IT’S AMAZING what removing an engine – that big, heavy lump of metal – from between the front wheels will do for a car’s crash safety rating. Fill that space with air, as is the case in a Tesla Model S pure-electric car, and it becomes a very effective “crumple zone” in which energy from a frontal impact can be more easily absorbed.
This engineering approach has helped the Tesla to a maximum five star rating in the latest round of crash tests from the safety experts in white coats over at Euro NCAP. Tesla says a low centre of gravity, thanks to the underfloor battery pack, reinforced aluminium structure and active safety systems also helped the Model S to its maximum score.
It follows top marks in all categories when it was crash tested by the U.S. National Highway Traffic Safety Administration (NHTSA) in 2013 (only 1% of cars manage that); to also achieve five stars in the arguably more complex Euro NCAP test, as it has now done, is quite an achievement. The Model S is only the third car to have done “the double” since 2011, when the new NHTSA test was introduced.
EuroNCAP gave the Model S high praise for protection of adults and children in frontal and side impacts, particular with regard to pretection of the knees and legs of the driver and passenger, although it did note a “bottoming out” issue with the passenger side airbag, whereby there was insufficient inflation to prevent the head flattening the airbag and coming into contact with the dashboard. Euro NCAP notes that Tesla investigated the issue and found an error in the airbag calibration software supplied by the vendor.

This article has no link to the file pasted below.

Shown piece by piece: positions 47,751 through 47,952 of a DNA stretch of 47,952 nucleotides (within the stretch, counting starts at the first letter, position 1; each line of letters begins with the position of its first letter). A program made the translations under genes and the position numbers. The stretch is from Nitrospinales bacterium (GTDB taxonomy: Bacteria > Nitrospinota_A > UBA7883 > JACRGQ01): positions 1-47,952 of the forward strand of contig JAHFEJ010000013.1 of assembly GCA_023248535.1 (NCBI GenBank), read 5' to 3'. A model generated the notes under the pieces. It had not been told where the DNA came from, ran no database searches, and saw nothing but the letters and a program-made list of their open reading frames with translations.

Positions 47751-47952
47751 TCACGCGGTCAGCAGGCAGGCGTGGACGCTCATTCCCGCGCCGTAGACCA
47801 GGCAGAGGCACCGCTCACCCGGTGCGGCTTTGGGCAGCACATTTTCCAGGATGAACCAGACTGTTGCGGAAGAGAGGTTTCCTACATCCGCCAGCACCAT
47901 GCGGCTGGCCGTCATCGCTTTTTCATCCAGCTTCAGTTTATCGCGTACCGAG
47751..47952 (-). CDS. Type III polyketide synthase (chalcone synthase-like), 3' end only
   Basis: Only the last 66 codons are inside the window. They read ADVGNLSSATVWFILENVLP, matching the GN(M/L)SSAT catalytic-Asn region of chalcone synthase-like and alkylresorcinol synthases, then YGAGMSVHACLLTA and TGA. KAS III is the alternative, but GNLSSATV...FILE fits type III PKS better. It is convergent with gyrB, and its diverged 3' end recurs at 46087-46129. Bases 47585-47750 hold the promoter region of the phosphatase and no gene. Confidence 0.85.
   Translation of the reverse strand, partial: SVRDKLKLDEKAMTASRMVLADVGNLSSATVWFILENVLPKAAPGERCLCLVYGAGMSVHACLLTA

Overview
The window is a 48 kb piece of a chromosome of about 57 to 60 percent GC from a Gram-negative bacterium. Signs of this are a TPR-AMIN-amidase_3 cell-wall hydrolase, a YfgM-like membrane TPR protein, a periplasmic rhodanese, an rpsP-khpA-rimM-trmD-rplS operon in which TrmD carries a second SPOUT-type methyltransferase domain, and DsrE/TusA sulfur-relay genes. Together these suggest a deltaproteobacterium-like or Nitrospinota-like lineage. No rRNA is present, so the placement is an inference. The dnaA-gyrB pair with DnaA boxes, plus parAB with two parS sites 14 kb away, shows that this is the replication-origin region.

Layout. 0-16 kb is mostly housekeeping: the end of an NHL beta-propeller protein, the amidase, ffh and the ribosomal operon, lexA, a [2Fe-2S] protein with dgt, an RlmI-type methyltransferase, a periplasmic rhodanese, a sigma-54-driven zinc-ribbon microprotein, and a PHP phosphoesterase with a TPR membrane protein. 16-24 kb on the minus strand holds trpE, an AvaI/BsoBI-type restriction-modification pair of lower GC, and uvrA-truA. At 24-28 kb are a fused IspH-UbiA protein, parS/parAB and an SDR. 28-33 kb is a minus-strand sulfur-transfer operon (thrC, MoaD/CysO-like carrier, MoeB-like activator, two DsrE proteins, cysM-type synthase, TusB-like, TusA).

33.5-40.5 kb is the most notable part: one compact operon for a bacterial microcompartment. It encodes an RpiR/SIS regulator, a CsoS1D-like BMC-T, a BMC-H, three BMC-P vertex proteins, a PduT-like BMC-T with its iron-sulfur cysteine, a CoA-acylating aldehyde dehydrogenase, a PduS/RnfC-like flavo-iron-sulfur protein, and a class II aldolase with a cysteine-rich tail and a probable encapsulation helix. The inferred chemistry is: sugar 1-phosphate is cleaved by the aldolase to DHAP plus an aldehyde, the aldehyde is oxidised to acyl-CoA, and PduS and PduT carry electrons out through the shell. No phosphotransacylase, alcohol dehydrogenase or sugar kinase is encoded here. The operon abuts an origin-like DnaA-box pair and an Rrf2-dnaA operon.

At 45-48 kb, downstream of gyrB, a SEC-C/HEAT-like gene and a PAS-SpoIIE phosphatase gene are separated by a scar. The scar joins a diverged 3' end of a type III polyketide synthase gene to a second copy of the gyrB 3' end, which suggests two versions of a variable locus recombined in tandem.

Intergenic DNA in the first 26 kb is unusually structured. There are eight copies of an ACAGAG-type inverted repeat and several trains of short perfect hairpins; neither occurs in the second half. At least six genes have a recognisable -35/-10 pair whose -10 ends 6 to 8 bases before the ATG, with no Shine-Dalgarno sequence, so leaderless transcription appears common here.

The Model S received maximum points in the side barrier impact test but said there was marginal protection of adult occupants’ ribs in the severe side pole test.
Parents will be please to learn the the Model S scored maximum points for protection of child dummies, with Euro NCAP only quibbling over touchscreen interface language difficulties when it comes to switching off the passenger airbag for when rear-facing child seats are installed up front, as well as seat cushioning making Isofix points difficult to locate.
Euro NCAP also looked at safety assist technology equipped as standard on the car, which includes electronic stability control, seatbelt reminders, lane departure warning and speed warnings. While it noted there is no autonomous braking system, Tesla says it has a suite of autonomous driving technologies in the works and could introduce autonomous braking over the airwaves to all existing models via a simple downloadable software update.
Meanwhile, pedestrians are protected to some degree by an “active” bonnet safety system, with protection rated as adequate or marginal over most of the front of the car.
Other cars involved in this round of crash tests include the BMW 2-series Active Tourer, Skoda Fabia , Nissan Pulsar, which also all achieved the overall five stars. The Renault Mégane Hatch, which has been reassessed, achieved a four star rating while the Suzuki Celerio received just three stars.